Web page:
Although you are talking about PD protocol … here are my two cents. IMO (concern), it is about having APPLE 2.4A protocol negotiated (up to 5.2V range) to charge Librem 5, as sink (over USB-C output source as well), and therefore produce extensive heat (in short). It is about mostly having Apple 2.4A protocol present (if not avoided) within USB-A or within USB-C power supply controller. It is about that the same power bank with few charging outputs having ports with and without APPLE 2.4 present:
As pictured above (perhaps needs to be further researched), but SAMSUNG 2.0A protocol is not disturbing factor (interfering protocol) as when charging Librem 5 with such power supply Librem 5 will pick up USB-DCP (5V/1.5A) protocol (might upload some evidence if needed).
P.S. Now someone might understand on why here related manufacturer lough, not so much as before, while transparent presence is gone now (to them it is that Apple 2.4A protocol being sold all over) over this particular decision (supporting/being present within so called generalfull protocol power devices).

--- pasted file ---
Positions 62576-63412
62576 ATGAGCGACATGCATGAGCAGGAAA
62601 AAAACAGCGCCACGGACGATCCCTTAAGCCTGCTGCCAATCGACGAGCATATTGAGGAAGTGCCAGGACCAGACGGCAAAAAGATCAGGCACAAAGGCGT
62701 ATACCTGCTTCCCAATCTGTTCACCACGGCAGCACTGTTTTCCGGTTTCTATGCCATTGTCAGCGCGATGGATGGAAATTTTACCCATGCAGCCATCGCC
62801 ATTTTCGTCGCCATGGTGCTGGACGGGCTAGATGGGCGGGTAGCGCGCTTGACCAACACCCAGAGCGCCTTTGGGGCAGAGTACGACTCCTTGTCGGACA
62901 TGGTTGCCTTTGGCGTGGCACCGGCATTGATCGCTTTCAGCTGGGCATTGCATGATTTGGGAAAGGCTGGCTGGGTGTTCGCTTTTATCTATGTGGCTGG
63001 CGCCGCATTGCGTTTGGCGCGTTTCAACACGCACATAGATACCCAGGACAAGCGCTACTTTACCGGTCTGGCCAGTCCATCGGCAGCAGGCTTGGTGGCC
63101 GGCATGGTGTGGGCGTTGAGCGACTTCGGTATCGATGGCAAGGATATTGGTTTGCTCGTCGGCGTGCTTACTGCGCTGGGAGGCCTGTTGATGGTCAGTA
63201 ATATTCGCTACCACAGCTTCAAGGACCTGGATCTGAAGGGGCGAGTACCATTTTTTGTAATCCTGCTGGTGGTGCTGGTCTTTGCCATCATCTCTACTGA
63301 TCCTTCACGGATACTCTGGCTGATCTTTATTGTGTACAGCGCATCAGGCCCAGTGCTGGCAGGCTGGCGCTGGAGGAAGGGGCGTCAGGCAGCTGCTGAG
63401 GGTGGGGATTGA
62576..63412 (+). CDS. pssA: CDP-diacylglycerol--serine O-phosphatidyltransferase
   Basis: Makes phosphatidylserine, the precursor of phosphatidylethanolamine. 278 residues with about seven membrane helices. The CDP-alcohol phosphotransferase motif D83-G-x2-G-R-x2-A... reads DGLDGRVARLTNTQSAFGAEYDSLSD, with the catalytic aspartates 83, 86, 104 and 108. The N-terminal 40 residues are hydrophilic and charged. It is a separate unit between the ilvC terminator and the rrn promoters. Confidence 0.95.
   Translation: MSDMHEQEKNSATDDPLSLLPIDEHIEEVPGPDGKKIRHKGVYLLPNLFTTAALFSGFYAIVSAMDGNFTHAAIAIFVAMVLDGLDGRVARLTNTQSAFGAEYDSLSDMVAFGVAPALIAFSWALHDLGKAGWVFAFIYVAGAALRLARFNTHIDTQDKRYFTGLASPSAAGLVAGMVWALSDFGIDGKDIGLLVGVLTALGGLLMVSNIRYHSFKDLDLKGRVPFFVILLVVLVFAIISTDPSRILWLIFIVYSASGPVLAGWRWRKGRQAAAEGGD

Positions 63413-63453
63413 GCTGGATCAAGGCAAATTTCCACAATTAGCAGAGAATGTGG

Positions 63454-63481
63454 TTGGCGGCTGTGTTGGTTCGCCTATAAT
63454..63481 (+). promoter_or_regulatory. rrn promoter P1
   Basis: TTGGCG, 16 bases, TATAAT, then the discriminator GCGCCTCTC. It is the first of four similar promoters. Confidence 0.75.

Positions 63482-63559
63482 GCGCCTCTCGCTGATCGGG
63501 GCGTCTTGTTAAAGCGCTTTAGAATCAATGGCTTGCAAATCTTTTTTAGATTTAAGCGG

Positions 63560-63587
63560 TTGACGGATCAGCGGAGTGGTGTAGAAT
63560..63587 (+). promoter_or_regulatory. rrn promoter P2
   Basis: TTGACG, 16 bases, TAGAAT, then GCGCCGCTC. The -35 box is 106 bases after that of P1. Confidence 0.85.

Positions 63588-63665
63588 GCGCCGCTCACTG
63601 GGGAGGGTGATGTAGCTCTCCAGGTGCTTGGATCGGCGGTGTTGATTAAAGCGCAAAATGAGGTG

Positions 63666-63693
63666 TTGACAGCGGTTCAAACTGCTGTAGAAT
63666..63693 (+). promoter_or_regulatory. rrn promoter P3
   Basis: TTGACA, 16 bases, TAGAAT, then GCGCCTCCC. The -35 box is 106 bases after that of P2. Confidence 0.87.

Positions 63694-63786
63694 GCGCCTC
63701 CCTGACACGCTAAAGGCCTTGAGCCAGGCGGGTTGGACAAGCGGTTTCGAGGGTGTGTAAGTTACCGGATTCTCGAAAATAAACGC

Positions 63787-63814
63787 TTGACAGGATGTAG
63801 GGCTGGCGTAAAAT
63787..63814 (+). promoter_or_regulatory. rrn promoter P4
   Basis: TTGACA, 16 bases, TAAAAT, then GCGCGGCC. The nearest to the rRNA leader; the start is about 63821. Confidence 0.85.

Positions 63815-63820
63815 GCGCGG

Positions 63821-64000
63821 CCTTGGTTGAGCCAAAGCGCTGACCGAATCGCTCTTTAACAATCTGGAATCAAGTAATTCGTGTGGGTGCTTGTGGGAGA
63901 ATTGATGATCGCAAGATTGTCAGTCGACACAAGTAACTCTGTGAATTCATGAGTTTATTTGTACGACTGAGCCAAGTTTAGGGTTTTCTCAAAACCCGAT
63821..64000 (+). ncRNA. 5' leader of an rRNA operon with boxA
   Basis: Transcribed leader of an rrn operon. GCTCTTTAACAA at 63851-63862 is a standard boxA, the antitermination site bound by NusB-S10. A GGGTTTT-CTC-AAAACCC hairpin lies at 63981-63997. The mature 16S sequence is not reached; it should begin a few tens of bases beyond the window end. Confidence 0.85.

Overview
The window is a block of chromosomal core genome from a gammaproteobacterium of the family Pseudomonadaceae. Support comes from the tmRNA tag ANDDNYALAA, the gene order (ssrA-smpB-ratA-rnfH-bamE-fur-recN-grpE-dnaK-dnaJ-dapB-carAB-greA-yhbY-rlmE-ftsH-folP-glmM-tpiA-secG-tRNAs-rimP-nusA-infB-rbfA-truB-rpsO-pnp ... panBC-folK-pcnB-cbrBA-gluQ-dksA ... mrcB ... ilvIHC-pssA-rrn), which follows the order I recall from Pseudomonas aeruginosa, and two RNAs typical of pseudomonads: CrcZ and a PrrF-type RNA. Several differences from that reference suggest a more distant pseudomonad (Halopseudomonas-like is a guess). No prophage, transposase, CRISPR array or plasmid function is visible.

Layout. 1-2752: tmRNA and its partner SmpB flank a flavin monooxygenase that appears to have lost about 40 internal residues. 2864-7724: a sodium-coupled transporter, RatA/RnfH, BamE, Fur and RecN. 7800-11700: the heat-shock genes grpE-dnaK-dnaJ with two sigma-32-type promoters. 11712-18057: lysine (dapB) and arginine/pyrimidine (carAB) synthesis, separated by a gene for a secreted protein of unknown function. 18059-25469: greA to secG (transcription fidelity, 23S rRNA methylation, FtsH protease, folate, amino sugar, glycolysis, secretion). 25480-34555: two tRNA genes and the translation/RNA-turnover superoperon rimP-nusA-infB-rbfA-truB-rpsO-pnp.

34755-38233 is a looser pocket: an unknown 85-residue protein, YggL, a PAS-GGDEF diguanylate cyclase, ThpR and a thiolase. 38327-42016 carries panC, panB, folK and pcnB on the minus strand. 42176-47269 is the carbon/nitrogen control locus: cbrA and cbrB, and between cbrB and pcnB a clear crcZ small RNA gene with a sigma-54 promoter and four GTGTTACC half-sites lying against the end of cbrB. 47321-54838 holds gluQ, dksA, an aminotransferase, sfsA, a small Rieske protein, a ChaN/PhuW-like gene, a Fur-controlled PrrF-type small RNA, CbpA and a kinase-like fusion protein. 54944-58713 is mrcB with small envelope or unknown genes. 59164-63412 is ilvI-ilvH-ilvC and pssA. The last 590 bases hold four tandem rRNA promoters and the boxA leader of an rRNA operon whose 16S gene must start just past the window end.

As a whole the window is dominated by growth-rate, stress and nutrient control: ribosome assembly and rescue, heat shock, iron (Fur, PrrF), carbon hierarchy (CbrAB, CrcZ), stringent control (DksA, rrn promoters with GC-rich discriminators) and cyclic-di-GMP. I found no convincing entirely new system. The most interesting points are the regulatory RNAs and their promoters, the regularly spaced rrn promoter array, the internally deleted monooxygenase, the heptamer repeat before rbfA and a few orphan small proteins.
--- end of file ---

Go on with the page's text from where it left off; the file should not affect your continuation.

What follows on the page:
If I understand what you saying, yes, the EU might have to come back after a few years of customers tearing their hair out with combinations of device and charger that don’t work or don’t work well and standardise which actual charging protocol is offered.
For sure, when it doesn’t work, you can get finger pointing. Device manufacturer blames charger manufacturer and vice versa. That is a problem that did not previously exist.